When Phelps questions Jessica about her “abuse” (the word “rape” is not used in the game, but Jessica was drugged and her underwear ripped off, so, yeah, she was raped), she is evasive.

The word “rape” is not mentioned in the game, but yes, Jessica was raped.

Phelps suggests she should go back home, but Jessica insists that she might get a part, to which Bekowsky comments, “It’s the tale of this town, Cole, Lambs go willingly to slaughter.”  This metaphorical reasoning positions Jessica is the proverbial lamb and links this urban frontier even more fully to the representation of womanhood on Cooper’s frontiers. You know what is extra-depressing about all of this? That in 2014, white women are still being positioned as sexual victims and perpetrators of their own victimhood (if they do not agree to to the Phallic pact of domesticity and perform as the guarantors of racial and cultural purity).

As the case continues, we meet with Mark Bishop’s wife. Remember that he is the movie producer who jammed a prop under the accelerator and tried to murder Ballard and Hamilton. As mentioned earlier in the post, his wife confesses that her husband “likes them young” and she was one of his conquests early on. She also makes an interesting comment that Ballard “sacrificed” Hamilton to Bishop. Hamilton’s youth becomes cultural capital to compensate for Ballard’s age and, therefore, diminishing sex appeal on the Hollywood marketplace. We gain points for pushing Mrs. Bishop into admitting that young female bodies are objects of exchange for male studio executives. Phelps controls the questioning and, we control Phelps, therefore, we need to get Mrs. Bishop to perform the right speech act. In other words, the game rewards us rewarded for dominating  female speech.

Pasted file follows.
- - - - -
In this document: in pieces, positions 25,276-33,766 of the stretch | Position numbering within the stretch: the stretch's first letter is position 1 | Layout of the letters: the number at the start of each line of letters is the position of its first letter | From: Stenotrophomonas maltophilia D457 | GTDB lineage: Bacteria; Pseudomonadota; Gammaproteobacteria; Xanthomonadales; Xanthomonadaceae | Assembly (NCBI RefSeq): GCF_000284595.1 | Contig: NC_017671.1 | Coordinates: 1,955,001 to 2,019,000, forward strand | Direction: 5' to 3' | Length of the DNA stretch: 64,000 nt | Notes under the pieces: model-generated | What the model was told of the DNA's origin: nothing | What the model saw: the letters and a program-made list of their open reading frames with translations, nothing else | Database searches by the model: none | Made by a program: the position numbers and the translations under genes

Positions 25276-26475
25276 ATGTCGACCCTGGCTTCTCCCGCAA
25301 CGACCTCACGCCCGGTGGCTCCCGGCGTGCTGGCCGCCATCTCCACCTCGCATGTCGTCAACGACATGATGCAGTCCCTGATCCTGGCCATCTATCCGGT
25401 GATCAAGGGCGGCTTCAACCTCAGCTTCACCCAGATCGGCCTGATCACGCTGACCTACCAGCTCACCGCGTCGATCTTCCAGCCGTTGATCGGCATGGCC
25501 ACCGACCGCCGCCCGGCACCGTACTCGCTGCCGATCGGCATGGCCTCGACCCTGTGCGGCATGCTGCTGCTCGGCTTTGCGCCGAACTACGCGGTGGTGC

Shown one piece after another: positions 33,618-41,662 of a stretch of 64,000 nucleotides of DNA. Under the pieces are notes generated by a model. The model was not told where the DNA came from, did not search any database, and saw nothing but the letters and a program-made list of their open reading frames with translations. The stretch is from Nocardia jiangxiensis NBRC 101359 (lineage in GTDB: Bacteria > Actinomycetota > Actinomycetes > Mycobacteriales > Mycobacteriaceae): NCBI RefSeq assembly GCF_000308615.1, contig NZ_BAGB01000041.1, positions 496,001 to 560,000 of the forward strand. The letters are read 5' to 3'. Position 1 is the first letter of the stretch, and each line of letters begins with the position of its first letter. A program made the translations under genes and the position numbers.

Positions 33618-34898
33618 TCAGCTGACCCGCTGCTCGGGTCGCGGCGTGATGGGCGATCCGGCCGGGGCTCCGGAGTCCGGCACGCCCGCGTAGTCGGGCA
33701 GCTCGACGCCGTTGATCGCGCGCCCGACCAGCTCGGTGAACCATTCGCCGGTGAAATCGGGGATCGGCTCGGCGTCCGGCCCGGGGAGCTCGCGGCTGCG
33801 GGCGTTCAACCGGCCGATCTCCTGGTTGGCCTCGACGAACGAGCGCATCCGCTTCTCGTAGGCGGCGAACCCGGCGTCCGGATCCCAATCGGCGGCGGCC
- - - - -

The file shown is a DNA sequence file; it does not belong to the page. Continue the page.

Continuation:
Phelps and Bekowsky are sent to Silver Screen Props to investigate  what appears to be a pedophile ring. We step into an elevator to get to Silver Screen props and I think it is vital to note that the controller vibrates when we ride in the elevator. Is it fooling me that I am in the elevator – no. I mean, come on. However, this is an important CONNECTION between my body and the body I am controlling – right? I am Phelps in this space, in other words.

In any case, we go to Silver Screen Props and what do we find? The aforementioned Hapgood and his classic casting couch set up with secret camera rooms and two way mirrors that both film young girls in compromising positions and also peep into the bathroom. We discover that the rape film of Jessica and Mark Bishop is missing but may be at a set where Bishop is filming a B Movie “Jungle Drums.”  The interesting part about this set is the reference to savagery and barbarism. Set in a mythologized African setting, the film set sends our ostensible frontier hero, Phelps, into the wild to protect civilization as represented by the white female captive, Jessica. This is a longstanding paradigmatic myth in American culture that is played out in an urban setting in L.A. Noire. Phelps, with Bekowsky as his sidekick must protect civilization from the encroachment of savage males, who cannot control their sexual impulses and violate white girls who should grow up to manifest domesticity. Bishop is paralleled with savage racialized others who represent that which must be civilized. Phelps is the great white “civilizer” who will save the white female from sexual transgression (despite Jessica’s wish not to fulfill her mother’s domestic role).

Of course, this section of the game is linked to the award winning 1948 thriller The Fallen IdolI am still sorting through ideas….as you can tell.